TORONTO -- Sam Gagner believes the pieces are in place for the Vancouver Canucks to begin a new chapter, none bigger than forwards Brock Boeser and Bo Horvat.
Gagner, a 28-year-old forward, said he's intrigued by the emergence of Horvat, who is entering his fifth NHL season, and Boeser, a finalist for the Calder Trophy last season, to help carry the torch for the Canucks after forwards Daniel Sedin and Henrik Sedin retired. This season will be Vancouver's first without the Sedins since 1999.
Horvat, 23, has 161 points (71 goals, 90 assists) in 295 NHL games. That's more than Daniel Sedin, who had 151 points (61 goals, 90 assists) in 315 games, and Henrik Sedin, who had 146 points (44 goals, 102 assists) in 318 games, had through each of his first four NHL seasons. Horvat was the No. 9 pick at the 2013 NHL Draft.
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"Bo is a really important player for us and does a lot of important things," Gagner said on Wednesday at Smashfest, a ping-pong tournament hosted by NHL forward Dominic Moore. "He plays on both sides of the puck; he was on the first power play unit, he plays on the penalty kill, takes important face-offs, so I'm sure he's going to continue to grow into that role."
Gagner, who had 31 points (10 goals, 21 assists) in 74 games with the Canucks last season, expects Boeser to take another step after the 21-year-old tied Daniel Sedin for the Canucks scoring lead with 55 points (29 goals, 26 assists) despite missing the final 19 games of his rookie season because of a back injury. Boeser was Vancouver's first-round pick (No. 23) at the 2015 NHL Draft.
"He's a great player. He's got a lot of hockey sense," Gagner said of Boeser. "He finds holes really well to get himself scoring chances and when he gets the chances, he rarely misses. He's one of those guys who has a knack for the net and knows where to put it on goal.
"He just goes out and plays, doesn't overthink things and finds ways to create chances and score when he gets them. I talked to him a bit this summer; he's healthy and getting ready to get back to it."
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The Canucks have other young players expected to compete for roster spots this season, including forward Elias Pettersson, 19, selected with the No. 5 pick in the 2017 NHL Draft; forward Jonathan Dahlen, 20, a second-round pick (No. 42) in 2016 who was acquired in the trade that sent forward Alexandre Burrows to the Ottawa Senators on Feb. 27, 2017; and center Adam Gaudette, 21, a fifth-round pick (No. 149) in 2015 who played five games for the Canucks last season after having 60 points in 38 games for Northeastern University.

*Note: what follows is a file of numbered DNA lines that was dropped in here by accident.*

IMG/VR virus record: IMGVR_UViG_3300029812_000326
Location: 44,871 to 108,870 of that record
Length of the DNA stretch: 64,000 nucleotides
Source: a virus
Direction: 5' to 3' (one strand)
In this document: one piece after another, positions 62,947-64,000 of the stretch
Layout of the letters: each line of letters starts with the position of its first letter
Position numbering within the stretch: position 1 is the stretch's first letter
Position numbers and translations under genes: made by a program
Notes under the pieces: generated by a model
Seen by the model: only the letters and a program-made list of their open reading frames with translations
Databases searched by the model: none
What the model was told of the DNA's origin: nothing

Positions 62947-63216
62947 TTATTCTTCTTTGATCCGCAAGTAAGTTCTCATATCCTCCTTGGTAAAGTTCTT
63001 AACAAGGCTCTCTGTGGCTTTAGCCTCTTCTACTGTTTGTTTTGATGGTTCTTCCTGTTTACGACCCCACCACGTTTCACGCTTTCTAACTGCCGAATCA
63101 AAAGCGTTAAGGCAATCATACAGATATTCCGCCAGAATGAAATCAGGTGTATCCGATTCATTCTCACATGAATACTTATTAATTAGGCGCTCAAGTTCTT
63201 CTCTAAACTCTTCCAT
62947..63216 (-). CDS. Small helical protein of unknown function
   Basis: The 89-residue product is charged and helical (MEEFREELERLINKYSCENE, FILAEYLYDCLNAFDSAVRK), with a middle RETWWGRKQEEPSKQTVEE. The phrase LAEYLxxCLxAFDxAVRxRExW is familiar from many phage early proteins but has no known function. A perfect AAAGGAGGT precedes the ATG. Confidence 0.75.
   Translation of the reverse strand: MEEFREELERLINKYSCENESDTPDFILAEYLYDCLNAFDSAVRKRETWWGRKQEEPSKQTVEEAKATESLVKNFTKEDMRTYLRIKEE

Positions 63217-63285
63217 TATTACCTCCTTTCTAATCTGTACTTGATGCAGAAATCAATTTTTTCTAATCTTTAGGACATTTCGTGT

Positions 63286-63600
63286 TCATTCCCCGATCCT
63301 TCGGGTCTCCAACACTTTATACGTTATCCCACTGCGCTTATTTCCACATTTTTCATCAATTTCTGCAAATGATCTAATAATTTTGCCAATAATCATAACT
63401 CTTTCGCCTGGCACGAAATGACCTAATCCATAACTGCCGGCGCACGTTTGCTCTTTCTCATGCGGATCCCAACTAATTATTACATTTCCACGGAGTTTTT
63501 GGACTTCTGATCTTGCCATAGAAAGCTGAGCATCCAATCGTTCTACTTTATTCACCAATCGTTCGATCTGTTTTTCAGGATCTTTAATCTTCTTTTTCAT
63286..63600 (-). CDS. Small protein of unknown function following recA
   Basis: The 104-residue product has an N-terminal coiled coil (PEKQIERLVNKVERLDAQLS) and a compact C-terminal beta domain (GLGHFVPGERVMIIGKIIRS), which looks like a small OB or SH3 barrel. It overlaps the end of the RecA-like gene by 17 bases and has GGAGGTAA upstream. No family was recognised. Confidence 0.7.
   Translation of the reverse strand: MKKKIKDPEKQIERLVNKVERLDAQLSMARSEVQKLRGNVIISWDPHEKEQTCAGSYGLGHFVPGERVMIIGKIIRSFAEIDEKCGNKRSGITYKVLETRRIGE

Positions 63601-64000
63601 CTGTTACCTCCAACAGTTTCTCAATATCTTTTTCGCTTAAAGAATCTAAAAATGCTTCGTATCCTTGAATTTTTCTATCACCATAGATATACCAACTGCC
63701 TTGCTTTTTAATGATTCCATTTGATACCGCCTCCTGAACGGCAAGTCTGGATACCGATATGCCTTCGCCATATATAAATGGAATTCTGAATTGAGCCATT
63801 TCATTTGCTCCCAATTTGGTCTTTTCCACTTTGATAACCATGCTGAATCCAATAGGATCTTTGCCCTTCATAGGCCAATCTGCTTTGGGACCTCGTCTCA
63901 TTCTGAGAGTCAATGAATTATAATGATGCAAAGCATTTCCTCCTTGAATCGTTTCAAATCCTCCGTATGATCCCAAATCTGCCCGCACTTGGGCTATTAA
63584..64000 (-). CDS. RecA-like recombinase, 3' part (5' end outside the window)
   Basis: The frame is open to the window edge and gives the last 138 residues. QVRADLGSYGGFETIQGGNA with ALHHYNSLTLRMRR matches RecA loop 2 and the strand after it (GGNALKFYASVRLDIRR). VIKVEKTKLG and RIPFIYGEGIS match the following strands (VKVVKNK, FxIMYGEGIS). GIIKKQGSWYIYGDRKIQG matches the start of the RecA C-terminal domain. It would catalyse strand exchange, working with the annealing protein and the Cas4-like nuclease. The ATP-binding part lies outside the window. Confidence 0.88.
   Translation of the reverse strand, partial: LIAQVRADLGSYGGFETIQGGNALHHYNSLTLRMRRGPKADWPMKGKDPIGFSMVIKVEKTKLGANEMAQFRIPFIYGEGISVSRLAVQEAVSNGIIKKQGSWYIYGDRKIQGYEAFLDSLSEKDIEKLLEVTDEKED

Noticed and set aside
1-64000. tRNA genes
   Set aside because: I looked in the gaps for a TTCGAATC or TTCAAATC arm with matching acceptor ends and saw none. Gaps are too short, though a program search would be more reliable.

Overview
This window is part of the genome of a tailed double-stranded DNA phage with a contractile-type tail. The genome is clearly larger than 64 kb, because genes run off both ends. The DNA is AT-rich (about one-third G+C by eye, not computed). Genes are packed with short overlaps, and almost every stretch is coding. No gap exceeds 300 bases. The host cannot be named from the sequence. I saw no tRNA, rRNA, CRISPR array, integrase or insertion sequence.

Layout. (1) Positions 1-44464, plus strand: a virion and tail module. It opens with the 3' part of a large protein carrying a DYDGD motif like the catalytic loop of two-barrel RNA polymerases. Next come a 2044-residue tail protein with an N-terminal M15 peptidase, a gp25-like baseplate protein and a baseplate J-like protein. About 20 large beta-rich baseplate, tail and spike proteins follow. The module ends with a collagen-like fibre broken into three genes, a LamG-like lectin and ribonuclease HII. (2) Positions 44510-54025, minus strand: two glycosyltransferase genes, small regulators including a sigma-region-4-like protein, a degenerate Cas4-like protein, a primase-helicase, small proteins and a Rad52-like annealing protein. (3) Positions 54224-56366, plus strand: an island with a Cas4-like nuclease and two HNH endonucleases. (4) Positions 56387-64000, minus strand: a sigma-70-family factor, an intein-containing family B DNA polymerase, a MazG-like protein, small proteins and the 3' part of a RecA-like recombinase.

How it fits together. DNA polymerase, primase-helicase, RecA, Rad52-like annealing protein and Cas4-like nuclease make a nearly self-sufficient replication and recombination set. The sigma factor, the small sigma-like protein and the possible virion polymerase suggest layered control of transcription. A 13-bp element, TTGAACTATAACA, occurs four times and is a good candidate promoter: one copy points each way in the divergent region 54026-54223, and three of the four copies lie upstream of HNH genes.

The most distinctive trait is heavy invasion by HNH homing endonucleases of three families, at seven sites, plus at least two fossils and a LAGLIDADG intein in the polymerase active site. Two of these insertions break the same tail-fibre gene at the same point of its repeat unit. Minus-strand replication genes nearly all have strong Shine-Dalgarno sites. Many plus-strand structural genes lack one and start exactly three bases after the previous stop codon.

Vancouver (31-40-11) finished 22 points behind the Colorado Avalanche for the second wild card into the Stanley Cup Playoffs from the Western Conference last season.
"I think it's important to have young guys grow into those roles and push veteran players to be better," Gagner said. "It's obviously a different animal when you get to the NHL level, but we saw what Boeser was able to do this year and we got a little taste of Gaudette at the end of the year and we've got some more guys coming up like Pettersson. The list really goes on.
"It's an exciting time to be a Canuck and I think for us as veteran guys, we come in ready to go and we're ready to lead the way."
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The Canucks will also be looking to fill a void in the front office after Trevor Linden left his role as president of hockey operations on July 25. Linden held the position for four seasons.
"It came a bit out of the blue for a lot of us," Gagner said. "He's meant a lot to the franchise with everything he's been able to accomplish as a player and as an executive. I think you're going to miss him in that role, but we have a lot of great people in our management group. I know the players, we don't really worry about that too much. We just go out and play hockey. We're excited to get to camp and get going."